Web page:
Sciences Spotlight inside logo

Nidhi Gadura Professor Nidhi Gadura received her PhD in Biology in 2004, working in the laboratory of Professor Corinne Michels at Queens College, CUNY.  Professor Gadura is currently the Chairwoman of the Department of Biological Sciences and Geology at Queensborough Community College (QCC) where she not only does research but also devotes much of her time to mentoring QCC undergraduates.
Professor Gadura’s research focus is on the antimicrobial properties of copper and copper alloys, with the goal of understanding the molecular basis behind copper-induced bacterial cell death. Nearly 100,000 people die in the United States each year due to infections acquired during hospital stays.  Professor Gadura’s research could lead to strategies that reduce the incidence of such infections. In this regard, her team has found that copper damages membrane lipids, leading to rapid necrotic death of bacterial cells.
Professor Gadura received her undergraduate degree from York College, CUNY and taught classes there before she joined the CUNY Biology Ph.D. Program. She believes that to honor the time and care that CUNY and her mentors gave her, she must pay that favor forward to as many students as possible.   With that in mind, she carries out her research projects in the molecular biology classroom at QCC, which she equipped with funds awarded to her through a New York State Department of Education Perkins grant.  This grant is meant to foster research and to increase the retention rate of underserved students. Professor Gadura’s research papers always include student co-authors and are published in peer-reviewed scientific journals. Besides the Perkins Grant, Professor Gadura has received many prestigious awards from organizations such as the National Institutes of Health, the Copper Development Organization, Professional Staff Congress-CUNY, and the Minority Science and Engineering Improvement Program, U.S. Department of Education.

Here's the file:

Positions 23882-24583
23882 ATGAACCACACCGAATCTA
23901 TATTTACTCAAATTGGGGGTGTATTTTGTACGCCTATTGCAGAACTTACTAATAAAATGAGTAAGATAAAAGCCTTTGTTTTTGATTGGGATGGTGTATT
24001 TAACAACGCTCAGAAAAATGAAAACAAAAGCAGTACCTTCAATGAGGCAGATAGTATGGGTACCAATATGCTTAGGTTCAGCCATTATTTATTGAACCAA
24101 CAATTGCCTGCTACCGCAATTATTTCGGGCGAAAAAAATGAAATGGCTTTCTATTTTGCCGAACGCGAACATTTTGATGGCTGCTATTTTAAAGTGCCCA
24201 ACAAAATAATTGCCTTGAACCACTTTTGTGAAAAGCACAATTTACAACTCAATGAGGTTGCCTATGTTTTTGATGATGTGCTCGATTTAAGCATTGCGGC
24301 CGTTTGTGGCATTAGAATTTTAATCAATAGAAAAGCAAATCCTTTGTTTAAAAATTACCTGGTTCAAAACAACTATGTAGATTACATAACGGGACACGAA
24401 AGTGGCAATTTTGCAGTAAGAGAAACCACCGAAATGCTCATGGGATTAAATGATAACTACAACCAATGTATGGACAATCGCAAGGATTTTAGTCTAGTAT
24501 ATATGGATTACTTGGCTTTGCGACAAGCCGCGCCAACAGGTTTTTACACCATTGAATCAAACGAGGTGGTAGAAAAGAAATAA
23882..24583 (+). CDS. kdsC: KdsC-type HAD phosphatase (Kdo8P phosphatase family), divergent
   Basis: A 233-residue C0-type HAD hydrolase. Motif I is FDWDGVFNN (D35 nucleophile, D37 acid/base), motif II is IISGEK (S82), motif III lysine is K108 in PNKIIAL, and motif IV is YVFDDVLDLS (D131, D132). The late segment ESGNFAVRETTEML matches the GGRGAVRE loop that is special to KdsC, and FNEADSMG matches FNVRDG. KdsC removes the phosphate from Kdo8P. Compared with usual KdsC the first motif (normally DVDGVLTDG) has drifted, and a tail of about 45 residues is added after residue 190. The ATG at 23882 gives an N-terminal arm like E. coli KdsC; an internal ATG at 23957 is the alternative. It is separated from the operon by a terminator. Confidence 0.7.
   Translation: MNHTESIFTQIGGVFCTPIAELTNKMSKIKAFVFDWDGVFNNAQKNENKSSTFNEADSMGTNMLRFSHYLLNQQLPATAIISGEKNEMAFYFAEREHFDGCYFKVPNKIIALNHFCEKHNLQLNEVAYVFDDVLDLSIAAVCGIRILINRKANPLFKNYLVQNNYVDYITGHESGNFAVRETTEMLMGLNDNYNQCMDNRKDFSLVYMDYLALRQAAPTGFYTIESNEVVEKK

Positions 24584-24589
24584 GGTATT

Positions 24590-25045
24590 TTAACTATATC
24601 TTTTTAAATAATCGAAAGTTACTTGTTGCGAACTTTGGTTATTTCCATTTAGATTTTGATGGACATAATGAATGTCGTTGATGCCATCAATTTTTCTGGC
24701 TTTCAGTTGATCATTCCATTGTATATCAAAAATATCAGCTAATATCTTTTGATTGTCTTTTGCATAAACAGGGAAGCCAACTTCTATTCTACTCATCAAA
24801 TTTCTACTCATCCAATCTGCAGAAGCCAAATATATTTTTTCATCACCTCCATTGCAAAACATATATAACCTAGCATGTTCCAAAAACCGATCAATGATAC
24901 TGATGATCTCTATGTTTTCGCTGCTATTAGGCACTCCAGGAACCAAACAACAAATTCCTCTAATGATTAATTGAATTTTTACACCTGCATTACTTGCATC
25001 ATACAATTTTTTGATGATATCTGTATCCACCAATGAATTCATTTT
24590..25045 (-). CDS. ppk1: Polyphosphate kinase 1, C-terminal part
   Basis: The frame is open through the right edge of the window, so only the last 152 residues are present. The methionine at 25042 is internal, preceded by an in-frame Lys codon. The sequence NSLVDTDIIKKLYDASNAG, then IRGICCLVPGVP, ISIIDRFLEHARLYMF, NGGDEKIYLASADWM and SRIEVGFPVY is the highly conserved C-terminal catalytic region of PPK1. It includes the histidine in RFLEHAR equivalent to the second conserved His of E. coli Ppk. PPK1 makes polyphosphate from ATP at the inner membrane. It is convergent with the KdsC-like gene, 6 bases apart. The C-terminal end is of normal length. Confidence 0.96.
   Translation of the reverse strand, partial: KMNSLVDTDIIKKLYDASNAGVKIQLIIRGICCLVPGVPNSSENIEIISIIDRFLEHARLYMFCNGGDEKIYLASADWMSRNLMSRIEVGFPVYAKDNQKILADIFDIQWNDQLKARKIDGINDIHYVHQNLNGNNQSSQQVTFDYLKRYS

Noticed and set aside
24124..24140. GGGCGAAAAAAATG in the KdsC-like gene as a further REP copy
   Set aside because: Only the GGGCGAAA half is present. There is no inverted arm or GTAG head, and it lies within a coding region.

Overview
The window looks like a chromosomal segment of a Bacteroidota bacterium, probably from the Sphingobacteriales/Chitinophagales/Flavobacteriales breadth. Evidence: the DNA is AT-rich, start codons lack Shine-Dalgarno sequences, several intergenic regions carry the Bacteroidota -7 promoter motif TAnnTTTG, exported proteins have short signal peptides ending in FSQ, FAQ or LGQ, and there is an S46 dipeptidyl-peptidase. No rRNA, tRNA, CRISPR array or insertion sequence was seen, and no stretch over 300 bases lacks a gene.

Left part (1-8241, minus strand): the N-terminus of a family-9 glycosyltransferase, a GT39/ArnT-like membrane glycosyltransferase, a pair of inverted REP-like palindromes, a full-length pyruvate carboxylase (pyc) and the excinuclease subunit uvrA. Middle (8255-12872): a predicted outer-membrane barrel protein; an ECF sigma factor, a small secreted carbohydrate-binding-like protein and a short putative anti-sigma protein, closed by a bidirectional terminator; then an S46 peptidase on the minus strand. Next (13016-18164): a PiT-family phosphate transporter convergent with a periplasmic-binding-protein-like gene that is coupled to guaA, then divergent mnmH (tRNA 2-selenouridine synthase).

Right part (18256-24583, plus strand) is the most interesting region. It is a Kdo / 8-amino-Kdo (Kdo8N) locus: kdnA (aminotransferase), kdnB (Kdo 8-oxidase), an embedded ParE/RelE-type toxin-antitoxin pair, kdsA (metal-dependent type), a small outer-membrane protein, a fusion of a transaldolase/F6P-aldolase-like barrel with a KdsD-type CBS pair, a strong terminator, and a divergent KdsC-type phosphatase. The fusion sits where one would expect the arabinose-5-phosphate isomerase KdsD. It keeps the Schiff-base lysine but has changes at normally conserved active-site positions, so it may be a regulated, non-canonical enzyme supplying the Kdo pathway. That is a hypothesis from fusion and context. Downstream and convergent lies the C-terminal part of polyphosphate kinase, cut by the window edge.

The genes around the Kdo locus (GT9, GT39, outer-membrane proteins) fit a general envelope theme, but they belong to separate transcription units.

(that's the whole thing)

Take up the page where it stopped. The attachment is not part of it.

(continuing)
Though Professor Gadura’s personal research career has been exciting and eventful, she is most proud of the work she has done to introduce science and research to her students. Since joining the faculty at QCC, she has designed and implemented a dual AS/BS in Biotechnology that incorporates conventional classroom components as well as intensive and engaging laboratory components. Many students in her classes are also members of the STEM research club that she established and that brings guest lecturers to campus, as well as hosts academic workshops on various STEM topics. 
In summary, Professor Gadura can be described as one of CUNY’s most caring and devoted alumna, integrating her research and her love of science into the classroom and championing the careers of her students as they graduate and take on new opportunities afforded them because of her mentorship.
Reporters: CUNY Biology doctoral students Jyoti Panta and Joseph Verdi.